I can select all the distinct values in a column in the following ways:

  • SELECT DISTINCT column_name FROM table_name;
  • SELECT column_name FROM table_name GROUP BY column_name;

But how do I get the row count from that query? Is a subquery required?


13 Answers 13


You can use the DISTINCT keyword within the COUNT aggregate function:

SELECT COUNT(DISTINCT column_name) AS some_alias FROM table_name

This will count only the distinct values for that column.

  • 9
    Neat, i didn't know you could put the distinct keyword there. Sep 26, 2008 at 19:55
  • 18
    also works on groups select A,COUNT(DISTINCT B) from table group by A
    – tmanthey
    Apr 18, 2013 at 15:07
  • 9
    can you expand this example to distinct on multiple columns?
    – eugene
    Mar 5, 2015 at 6:41
  • 4
    11 years later, and this is still useful
    – artemis
    Jul 18, 2019 at 19:17

This will give you BOTH the distinct column values and the count of each value. I usually find that I want to know both pieces of information.

SELECT [columnName], count([columnName]) AS CountOf
FROM [tableName]
GROUP BY [columnName]

An sql sum of column_name's unique values and sorted by the frequency:

SELECT column_name, COUNT(*) FROM table_name GROUP BY column_name ORDER BY 2 DESC;
  • 2
    Definitely the best answer IMO Aug 29, 2019 at 0:20

Be aware that Count() ignores null values, so if you need to allow for null as its own distinct value you can do something tricky like:

select count(distinct my_col)
       + count(distinct Case when my_col is null then 1 else null end)
from my_table
  • I really think your case statement was meant to say: case when my_col is null then 1 else my_col end Mar 11, 2015 at 18:19
  • For clarity: SELECT my_col, COUNT(my_col) + COUNT(CASE WHEN my_col IS NULL THEN 1 ELSE NULL END) as CountOf from my_Table GROUP BY my_col Jun 18, 2015 at 17:59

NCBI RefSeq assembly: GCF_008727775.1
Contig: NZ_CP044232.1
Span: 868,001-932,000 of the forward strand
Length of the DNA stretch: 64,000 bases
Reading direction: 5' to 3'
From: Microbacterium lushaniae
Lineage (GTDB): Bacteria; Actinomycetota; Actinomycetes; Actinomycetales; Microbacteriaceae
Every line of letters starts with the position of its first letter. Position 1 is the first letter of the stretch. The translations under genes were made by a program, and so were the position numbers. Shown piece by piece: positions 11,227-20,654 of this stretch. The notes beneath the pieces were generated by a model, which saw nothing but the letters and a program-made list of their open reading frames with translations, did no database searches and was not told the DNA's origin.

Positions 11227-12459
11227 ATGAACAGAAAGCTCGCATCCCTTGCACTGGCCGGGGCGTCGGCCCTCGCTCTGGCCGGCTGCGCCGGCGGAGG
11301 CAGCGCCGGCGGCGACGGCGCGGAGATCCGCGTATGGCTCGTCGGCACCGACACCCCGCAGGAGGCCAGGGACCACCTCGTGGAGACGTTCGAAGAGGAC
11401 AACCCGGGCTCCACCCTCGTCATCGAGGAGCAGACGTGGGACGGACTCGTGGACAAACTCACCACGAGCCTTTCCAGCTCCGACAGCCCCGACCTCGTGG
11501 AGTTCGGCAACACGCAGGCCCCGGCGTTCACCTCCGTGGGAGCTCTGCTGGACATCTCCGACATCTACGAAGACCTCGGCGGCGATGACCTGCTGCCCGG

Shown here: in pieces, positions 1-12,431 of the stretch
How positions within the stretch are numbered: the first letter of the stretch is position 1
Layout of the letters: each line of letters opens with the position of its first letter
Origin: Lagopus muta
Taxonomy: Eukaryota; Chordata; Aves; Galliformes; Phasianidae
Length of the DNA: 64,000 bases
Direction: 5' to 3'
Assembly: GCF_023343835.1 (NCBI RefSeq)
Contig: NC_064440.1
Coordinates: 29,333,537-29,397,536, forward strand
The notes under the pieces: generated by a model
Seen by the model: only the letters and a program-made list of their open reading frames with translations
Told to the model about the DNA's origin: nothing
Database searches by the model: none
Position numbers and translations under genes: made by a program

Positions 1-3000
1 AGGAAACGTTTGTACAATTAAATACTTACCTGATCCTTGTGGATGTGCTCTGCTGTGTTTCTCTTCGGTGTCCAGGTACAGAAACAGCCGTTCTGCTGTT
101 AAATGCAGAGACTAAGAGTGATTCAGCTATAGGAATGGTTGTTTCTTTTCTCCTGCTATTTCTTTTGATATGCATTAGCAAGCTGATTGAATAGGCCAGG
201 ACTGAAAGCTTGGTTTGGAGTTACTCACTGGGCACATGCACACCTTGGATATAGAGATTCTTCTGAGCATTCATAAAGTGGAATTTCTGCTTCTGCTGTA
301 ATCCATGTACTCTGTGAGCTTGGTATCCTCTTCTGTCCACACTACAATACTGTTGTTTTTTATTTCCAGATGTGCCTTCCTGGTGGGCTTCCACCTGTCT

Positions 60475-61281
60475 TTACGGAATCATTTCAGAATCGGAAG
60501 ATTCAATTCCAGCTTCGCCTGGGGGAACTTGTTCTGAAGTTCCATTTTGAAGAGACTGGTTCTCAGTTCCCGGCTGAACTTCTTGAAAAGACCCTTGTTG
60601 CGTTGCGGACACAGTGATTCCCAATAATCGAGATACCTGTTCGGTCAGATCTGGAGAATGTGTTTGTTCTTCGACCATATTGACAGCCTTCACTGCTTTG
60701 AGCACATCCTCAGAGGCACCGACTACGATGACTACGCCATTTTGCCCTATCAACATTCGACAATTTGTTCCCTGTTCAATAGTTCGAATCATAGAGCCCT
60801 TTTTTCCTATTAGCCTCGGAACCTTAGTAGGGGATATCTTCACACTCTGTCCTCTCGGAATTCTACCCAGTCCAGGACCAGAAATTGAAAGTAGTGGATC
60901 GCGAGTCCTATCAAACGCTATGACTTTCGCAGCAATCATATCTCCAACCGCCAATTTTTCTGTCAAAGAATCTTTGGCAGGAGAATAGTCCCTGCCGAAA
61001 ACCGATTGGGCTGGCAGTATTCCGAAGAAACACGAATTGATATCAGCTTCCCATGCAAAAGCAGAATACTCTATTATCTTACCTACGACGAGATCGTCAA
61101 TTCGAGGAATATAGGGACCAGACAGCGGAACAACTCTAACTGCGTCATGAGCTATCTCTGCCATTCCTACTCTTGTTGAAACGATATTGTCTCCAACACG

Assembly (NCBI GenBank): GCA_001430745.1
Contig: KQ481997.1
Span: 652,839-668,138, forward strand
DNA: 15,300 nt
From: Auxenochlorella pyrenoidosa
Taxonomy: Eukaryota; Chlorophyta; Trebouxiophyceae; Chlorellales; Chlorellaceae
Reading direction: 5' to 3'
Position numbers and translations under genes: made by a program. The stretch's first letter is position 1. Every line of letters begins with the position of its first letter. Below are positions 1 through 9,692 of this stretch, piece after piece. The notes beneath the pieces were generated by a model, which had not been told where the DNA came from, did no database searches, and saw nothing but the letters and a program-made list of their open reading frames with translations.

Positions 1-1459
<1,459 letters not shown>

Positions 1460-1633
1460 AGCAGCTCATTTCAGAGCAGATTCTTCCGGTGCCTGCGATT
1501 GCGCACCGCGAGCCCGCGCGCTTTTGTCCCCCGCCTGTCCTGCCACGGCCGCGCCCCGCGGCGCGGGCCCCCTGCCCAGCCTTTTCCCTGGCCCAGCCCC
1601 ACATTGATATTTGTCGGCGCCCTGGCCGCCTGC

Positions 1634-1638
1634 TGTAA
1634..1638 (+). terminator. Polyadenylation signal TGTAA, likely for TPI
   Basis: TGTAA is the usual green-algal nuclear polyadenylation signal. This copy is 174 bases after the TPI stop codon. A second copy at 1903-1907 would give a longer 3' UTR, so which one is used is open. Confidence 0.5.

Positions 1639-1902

• count(*) includes nulls Jul 12, 2017 at 17:05
  • 1
    @PragmaticProgrammer I guess so, but there's not such a thing as a null row, only a null value, and count(*) is specifically a count of rows. Jan 6, 2018 at 14:50
SELECT COUNT(DISTINCT column_name) FROM table as column_name_count;

you've got to count that distinct col, then give it an alias.

select count(*) from 
SELECT distinct column1,column2,column3,column4 FROM abcd
) T

This will give count of distinct group of columns.

select Count(distinct columnName) as columnNameCount from tableName 

Using following SQL we can get the distinct column value count in Oracle 11g.

select count(distinct(Column_Name)) from TableName

After MS SQL Server 2012, you can use window function too.

SELECT column_name, COUNT(column_name) OVER (PARTITION BY column_name) 
FROM table_name
GROUP BY column_name

To do this in Presto using OVER:

                count(*) OVER (PARTITION BY my_col
                               ORDER BY my_col) AS num_rows
FROM my_tbl

Using this OVER based approach is of course optional. In the above SQL, I found specifying DISTINCT and ORDER BY to be necessary.

Caution: As per the docs, using GROUP BY may be more efficient.

select count(distinct(column_name)) AS columndatacount from table_name where somecondition=true

You can use this query, to count different/distinct data.


Without using DISTINCT this is how we could do it-

FROM (SELECT COUNT(column_name) as C
FROM table_name
GROUP BY column_name)

Count(distinct({fieldname})) is redundant

Simply Count({fieldname}) gives you all the distinct values in that table. It will not (as many presume) just give you the Count of the table [i.e. NOT the same as Count(*) from table]

  • 3
    No, this is not correct. count(field) returns the number of lines where field is not null.
    – Antti29
    Mar 26, 2015 at 7:22

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